Former state employee pleads guilty to scamming $19,832 from welfare office
Court records indicate the offenses took place in the city of Ypsilanti.
Dawn Simmons, who worked as an eligibility specialist for the DHS, pleaded guilty to one count of false pretenses, between $999 and $20,000, and one count of fraudulent access to a computer, according to court records. Both counts are felonies, punishable by up to five years in prison.
In exchange for the pleas, eight similar charges will be dismissed at sentencing, court records indicate. Simmons enter the plea May 15 in the Washtenaw County Trial Court.
Simmons processed false claims for assistance in her brother's name, who she said lived with her in Belleville when he, in fact, did not, according to a release from the State Attorney General's office. Investigators believe Simmons filed the claims on her co-workers' computers without their knowledge. She would log in with their user names and passwords, according to the release.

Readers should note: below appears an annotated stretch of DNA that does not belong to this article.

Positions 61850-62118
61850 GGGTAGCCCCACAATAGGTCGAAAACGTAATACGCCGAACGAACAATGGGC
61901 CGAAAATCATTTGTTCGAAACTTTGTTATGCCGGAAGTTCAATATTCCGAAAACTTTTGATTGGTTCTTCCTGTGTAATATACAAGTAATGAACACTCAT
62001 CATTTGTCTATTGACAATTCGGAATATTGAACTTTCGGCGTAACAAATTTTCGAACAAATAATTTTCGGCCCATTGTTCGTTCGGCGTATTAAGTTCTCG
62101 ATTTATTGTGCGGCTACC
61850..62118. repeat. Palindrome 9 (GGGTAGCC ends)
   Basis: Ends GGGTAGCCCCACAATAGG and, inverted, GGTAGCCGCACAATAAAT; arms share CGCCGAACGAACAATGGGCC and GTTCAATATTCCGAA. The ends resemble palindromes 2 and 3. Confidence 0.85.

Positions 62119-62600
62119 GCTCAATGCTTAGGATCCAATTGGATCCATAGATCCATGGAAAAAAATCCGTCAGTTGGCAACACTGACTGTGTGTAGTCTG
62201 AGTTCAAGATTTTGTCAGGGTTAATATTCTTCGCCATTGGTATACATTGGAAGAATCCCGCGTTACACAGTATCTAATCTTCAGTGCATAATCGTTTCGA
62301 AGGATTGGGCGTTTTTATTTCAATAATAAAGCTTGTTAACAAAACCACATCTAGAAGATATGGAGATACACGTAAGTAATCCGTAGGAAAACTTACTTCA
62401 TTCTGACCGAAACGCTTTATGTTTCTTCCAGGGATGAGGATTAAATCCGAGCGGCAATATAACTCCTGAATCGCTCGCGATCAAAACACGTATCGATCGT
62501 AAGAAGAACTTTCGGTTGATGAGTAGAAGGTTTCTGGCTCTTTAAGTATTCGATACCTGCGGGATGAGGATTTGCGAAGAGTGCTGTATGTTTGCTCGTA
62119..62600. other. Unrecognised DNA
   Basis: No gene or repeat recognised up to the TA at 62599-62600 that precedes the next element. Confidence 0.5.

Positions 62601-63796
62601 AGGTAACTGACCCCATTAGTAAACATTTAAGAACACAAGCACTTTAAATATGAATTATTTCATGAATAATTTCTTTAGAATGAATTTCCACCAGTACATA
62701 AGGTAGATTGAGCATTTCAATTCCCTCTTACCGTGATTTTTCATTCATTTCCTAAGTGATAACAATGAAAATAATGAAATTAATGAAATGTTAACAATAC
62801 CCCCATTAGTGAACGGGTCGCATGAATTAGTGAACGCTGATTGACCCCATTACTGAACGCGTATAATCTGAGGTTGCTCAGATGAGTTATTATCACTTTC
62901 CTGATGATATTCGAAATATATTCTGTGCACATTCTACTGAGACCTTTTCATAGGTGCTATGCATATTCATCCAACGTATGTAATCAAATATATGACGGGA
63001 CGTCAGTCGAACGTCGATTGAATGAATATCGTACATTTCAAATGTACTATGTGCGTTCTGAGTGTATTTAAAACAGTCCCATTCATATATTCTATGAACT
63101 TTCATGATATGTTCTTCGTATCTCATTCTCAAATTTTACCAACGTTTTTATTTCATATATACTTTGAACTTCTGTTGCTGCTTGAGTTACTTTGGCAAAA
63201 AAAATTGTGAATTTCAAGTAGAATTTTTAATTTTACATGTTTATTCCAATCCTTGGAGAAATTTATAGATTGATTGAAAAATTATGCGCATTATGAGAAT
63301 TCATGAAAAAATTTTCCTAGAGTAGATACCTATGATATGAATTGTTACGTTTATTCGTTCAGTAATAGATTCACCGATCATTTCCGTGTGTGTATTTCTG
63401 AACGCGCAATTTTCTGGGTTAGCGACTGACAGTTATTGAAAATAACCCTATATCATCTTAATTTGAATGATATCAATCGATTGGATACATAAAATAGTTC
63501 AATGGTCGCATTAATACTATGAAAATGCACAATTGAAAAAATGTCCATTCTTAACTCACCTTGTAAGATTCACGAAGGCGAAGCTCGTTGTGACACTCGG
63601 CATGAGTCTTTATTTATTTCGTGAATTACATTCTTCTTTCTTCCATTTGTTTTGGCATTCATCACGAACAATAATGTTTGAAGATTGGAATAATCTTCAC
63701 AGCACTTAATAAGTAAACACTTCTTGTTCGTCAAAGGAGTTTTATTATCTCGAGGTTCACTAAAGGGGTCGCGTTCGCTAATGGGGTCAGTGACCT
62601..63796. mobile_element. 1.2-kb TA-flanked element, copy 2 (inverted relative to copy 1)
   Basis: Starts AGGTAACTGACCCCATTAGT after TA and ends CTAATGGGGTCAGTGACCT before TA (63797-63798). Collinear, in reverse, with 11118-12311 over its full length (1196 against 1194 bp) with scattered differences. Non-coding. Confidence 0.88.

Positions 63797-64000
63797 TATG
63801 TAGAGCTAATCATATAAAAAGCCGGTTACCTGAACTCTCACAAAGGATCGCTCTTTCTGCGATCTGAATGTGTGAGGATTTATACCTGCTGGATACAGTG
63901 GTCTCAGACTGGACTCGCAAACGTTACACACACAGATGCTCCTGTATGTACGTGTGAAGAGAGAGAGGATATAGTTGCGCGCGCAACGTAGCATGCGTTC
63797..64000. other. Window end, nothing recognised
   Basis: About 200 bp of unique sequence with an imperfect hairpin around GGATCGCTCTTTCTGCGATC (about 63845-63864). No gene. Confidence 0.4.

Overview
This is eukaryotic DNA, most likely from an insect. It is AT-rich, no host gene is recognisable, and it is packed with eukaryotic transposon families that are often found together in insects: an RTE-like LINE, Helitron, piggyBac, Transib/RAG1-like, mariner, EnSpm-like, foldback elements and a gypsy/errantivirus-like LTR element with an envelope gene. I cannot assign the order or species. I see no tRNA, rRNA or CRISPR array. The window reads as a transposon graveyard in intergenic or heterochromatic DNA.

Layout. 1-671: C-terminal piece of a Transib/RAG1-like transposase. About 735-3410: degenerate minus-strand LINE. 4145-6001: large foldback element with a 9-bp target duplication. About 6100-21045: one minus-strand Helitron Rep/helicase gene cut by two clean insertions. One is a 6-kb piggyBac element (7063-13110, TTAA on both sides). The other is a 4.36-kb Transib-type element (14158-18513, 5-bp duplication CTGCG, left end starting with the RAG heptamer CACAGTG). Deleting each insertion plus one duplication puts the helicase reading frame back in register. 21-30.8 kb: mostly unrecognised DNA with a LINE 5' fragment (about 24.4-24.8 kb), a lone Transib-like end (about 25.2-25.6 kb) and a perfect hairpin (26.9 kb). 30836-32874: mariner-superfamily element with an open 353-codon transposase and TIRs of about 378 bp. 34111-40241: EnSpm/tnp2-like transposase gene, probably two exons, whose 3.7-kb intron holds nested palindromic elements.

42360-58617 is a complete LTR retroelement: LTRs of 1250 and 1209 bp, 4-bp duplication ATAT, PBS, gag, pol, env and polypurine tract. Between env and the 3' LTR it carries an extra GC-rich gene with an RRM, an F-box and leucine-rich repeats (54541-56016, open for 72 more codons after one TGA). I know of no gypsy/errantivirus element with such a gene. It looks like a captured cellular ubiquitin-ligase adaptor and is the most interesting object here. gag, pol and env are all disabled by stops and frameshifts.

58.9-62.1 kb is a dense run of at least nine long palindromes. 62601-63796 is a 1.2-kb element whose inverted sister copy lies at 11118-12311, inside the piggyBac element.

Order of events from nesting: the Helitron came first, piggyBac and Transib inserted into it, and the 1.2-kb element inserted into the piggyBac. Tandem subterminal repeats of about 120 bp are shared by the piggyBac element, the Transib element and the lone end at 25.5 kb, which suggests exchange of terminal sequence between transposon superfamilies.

The attorney general's office said she used the $19,832 in benefits fraudulently obtained from September 2009 to February 2012 to pay rent and utilities at her apartment.
"Any public servants who abuse the public trust to defraud the Michigan taxpayers will be held accountable," Attorney General Bill Schuette stated in the release. "We will continue to work with (Michigan Department of Human Services Director Maura) Corrigan to eliminate waste, fraud and abuse, wherever it is found."
Simmons was placed on unpaid leave following the filing of criminal charges on December 12, 2012, according to the attorney general's office. She was arraigned in district court later that month when a magistrate released her on a personal recognizance bond.
There is no booking picture available of Simmons, according to the sheriff's office. She will have to pay back the state the $19,832 as restitution.
Simmons is scheduled to be sentenced by Judge Archie Brown June 26.